This story reports on two trials of a new treatment aimed at helping to reduce the risk of long-term lung problems in babies born very prematurely. While it makes note of both the expense of the new treatment as well as the challenges in deciding which infants are more likely to benefit from it, the story does not do as good a job as it could at describing the problem of interest, how the study was done, or of providing support for some expert statements that are included.
For example, the story implies that all babies in both studies received nitric oxide therapy, when in fact the trials were both randomized, and one was blinded and placebo-controlled as well. This detail is important because it helps to reinforce the validity and strength of the findings–results from a randomized trial are often more reliable than those from trials in which all participants receive a therapy, or those in which patients are selected to receive a therapy. The fact that infants in both groups–those who received the therapy and those who didn’t–had similar rates of adverse effects means that nitric oxide as used in the studies appears to be safe.
The story did not explain how big the potential benefit was. No details were provided on the numbers of infants who either did or did not develop bronchopulmonary dysplasia or other outcomes among each group.
It would have been helpful to know more about the expert cited in the story–his quote stating that this therapy is “not a rescue therapy for dying babies,” helps to place this new information in context, but when he goes on to say that it is the therapy for the majority of premature babies who survive, it implies that nitric oxide has already been adopted as standard of care. In fact, it is still experimental.
The story notes that nitric oxide is expensive; however, it does not give any support or evidence for the quoted expert’s statement that the treatment might be cost-effective in the long run.
No details are provided on the numbers of infants who either did or did not develop bronchopulmonary dysplasia or other outcomes among each group. It would also have been more helpful to frame the findings positively; for example, to state that the therapy did seem to help infants who weighed at least 2.2 pounds, rather than saying it had little impact on those who weighed less.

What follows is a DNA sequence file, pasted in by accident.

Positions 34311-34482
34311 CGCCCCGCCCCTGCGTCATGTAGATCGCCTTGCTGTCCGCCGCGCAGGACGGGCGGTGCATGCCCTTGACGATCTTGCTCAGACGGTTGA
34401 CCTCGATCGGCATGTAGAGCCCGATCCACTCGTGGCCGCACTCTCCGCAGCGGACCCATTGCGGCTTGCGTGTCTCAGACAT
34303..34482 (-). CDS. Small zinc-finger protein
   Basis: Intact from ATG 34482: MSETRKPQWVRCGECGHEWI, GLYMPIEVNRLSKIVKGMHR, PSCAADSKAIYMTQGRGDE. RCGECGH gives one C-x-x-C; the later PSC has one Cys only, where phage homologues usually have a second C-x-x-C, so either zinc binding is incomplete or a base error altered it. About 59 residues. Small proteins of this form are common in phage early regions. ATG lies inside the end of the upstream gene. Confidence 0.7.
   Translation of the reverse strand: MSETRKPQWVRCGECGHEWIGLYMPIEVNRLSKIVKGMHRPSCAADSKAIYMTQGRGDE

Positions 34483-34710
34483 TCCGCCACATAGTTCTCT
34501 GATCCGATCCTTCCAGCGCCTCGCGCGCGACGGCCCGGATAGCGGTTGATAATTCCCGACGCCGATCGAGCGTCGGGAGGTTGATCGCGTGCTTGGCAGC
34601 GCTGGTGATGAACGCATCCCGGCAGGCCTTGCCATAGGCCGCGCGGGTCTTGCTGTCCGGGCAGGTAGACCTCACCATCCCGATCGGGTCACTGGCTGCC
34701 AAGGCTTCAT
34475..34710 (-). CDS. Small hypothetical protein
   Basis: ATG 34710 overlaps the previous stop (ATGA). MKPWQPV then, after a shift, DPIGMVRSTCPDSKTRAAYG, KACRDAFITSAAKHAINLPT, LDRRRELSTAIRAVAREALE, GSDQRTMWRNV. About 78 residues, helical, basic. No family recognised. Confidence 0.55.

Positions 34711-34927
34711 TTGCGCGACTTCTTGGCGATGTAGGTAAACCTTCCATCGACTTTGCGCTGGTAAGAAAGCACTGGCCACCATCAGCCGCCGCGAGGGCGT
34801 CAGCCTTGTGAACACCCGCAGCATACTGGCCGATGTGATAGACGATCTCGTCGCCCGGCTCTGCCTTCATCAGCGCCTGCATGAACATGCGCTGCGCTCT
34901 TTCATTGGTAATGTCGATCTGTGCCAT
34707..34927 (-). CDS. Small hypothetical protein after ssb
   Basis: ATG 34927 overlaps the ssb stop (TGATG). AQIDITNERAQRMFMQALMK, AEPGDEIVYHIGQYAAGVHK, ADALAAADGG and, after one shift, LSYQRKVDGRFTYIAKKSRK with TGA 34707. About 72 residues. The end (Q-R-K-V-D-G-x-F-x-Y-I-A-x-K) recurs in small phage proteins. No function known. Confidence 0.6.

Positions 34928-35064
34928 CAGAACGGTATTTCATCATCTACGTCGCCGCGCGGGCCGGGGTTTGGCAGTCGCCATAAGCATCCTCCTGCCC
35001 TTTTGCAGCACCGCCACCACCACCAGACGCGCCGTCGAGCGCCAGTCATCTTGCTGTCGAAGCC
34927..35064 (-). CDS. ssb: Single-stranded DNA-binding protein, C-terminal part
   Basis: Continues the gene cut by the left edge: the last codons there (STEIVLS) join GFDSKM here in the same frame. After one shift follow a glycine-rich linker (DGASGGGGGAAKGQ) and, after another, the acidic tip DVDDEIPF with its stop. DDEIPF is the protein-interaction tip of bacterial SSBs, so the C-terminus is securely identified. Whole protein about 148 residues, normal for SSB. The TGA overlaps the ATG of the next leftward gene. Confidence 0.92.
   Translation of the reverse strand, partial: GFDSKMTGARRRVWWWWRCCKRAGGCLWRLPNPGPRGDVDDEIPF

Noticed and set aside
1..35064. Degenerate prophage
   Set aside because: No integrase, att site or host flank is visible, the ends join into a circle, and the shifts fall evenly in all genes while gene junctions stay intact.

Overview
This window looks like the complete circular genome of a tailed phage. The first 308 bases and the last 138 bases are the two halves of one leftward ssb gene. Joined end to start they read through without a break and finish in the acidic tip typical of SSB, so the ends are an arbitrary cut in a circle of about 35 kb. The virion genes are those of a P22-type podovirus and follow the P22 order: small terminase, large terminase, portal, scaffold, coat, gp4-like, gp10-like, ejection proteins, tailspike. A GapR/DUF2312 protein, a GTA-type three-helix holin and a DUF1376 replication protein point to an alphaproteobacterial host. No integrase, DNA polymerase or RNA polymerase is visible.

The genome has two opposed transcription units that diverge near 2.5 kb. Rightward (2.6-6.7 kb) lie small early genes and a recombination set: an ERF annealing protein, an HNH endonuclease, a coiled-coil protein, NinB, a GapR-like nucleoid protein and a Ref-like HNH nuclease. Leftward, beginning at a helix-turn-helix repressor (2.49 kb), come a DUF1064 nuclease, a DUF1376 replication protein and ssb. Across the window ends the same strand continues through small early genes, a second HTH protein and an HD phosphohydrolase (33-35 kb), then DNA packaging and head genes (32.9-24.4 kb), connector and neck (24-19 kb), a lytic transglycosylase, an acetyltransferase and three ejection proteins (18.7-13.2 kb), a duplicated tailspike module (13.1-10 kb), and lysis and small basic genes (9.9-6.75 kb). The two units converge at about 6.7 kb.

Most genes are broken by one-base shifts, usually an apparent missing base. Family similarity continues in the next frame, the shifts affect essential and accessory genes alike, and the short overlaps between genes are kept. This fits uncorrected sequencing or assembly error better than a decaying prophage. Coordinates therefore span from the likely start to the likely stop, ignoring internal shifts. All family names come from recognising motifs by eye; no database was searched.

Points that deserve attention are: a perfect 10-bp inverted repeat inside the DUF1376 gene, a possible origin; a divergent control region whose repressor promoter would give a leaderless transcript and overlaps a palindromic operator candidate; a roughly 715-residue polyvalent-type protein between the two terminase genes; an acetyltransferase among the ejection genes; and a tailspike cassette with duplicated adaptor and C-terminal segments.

The story notes that there were no apparent adverse effects of the therapy; however, it’s less clear that despite therapy, premature infants who have severe breathing problems often have a number of other health challenges.
The story did not include enough details about the design of the study for a reader to be able to put the reported findings into perspective.
If anything, the story might have actually understated the consequences of bronchopulmonary dysplasia, which can also be associated with brain injury and problems with development of the brain and nervous system.
The story cites both an editorial that accompanied the original studies as well as a physician from a local hospital. However, it does not note whether that physician took part in the study or had any ties to companies that supply nitric oxide.
The story does not note whether other therapies are either available or under study for this condition.
It is not clear from the story whether or when this therapy might become available, if it is proven to be safe and effective.
The story attempts to put this therapy into context by explaining why nitric oxide is thought to help, but misses the mark by suggesting that ALL premature babies are ‘fed the gas,’ when in fact this approach is investigational. The statement that ‘premature babies are thought to be deficient in nitric oxide’ is also not quite accurate.
The story does not appear to have relied on a press release.